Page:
by Staff Writers
Washington (AFP) March 18, 2016
China could do much more than it has to get North Korea to "stop provocations," US Defense Secretary Ashton Carter said Friday after Pyongyang conducted two ballistic missile tests.
Carter said China has by far the greatest influence over its Stalinist neighbor and "it could do a lot more."
"The president has urged the Chinese leadership to get in the game and try to get them (the North Koreans) to a position where they stop provocations and ultimately do what they signed up to do, which is to have a non-nuclear Korean peninsula both North and South," he said at a breakfast with journalists.
The latest tests, which came amid heightened tensions on the Korean peninsula, were believed to involve two medium-range Rodong missiles, one of which splashed down in the Sea of Japan and the other which disappeared from radar shortly after launch.
They follow a fourth North Korean nuclear test on January 6 and a satellite launch a month later that was widely viewed as an intercontinental ballistic missile test in disguise.
Pyongyang has maintained a daily barrage of nuclear strike threats against both Seoul and Washington over the past two weeks, ostensibly over ongoing, large-scale South Korea-US military drills that the North sees as provocative rehearsals for invasion.
Carter said the US military was responding by "doing things to strengthen deterrence every day," notably strengthening missile defenses "to defend our own folks and also South Korea and Japan."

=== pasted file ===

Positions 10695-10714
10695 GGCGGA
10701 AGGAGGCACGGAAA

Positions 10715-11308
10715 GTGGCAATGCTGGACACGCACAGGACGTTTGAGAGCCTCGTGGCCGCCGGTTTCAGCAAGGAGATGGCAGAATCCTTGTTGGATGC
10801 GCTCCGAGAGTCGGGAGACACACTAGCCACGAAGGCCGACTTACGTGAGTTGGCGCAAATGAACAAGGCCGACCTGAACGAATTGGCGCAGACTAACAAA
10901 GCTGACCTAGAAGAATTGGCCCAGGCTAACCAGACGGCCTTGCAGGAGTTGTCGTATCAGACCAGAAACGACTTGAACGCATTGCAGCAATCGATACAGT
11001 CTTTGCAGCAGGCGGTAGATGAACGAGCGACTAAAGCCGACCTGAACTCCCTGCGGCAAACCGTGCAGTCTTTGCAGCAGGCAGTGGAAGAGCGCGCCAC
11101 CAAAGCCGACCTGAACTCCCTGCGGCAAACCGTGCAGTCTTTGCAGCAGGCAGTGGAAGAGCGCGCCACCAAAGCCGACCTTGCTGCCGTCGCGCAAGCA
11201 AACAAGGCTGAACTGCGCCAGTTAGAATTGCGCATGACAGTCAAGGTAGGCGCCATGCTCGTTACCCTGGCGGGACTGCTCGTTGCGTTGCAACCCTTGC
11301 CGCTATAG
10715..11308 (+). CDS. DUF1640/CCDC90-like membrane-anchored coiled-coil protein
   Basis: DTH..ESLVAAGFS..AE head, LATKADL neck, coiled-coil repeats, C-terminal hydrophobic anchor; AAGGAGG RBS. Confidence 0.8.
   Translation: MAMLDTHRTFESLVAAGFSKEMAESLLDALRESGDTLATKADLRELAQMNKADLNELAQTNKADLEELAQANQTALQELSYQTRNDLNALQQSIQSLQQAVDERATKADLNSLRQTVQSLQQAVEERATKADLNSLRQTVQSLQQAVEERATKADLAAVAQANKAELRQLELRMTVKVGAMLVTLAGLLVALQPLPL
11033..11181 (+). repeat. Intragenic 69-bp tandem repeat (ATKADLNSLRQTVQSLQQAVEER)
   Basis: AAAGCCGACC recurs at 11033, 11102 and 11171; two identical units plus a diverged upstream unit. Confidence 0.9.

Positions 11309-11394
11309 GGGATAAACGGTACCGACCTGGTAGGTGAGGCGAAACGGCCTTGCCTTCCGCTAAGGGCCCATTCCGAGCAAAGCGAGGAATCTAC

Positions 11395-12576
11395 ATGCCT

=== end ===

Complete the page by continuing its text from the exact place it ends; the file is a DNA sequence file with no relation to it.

North Korea is estimated to have a small arsenal of nuclear weapons, but analysts are doubtful it has developed the capability to deliver a nuclear warhead atop a ballistic missile.
The US State Department called on North Korea "to refrain from actions that further raise tensions in the region."
Japan's Prime Minister Shinzo Abe condemned the missile launches, adding that Tokyo was consulting with the United States and South Korea on a course of action.
The United States and South Korea have begun discussions on deployment in the south of a sophisticated missile defense system known as the Theater High Altitude Area Defense System, or THAAD. China is wary of having such a system in place so close to its own territory.
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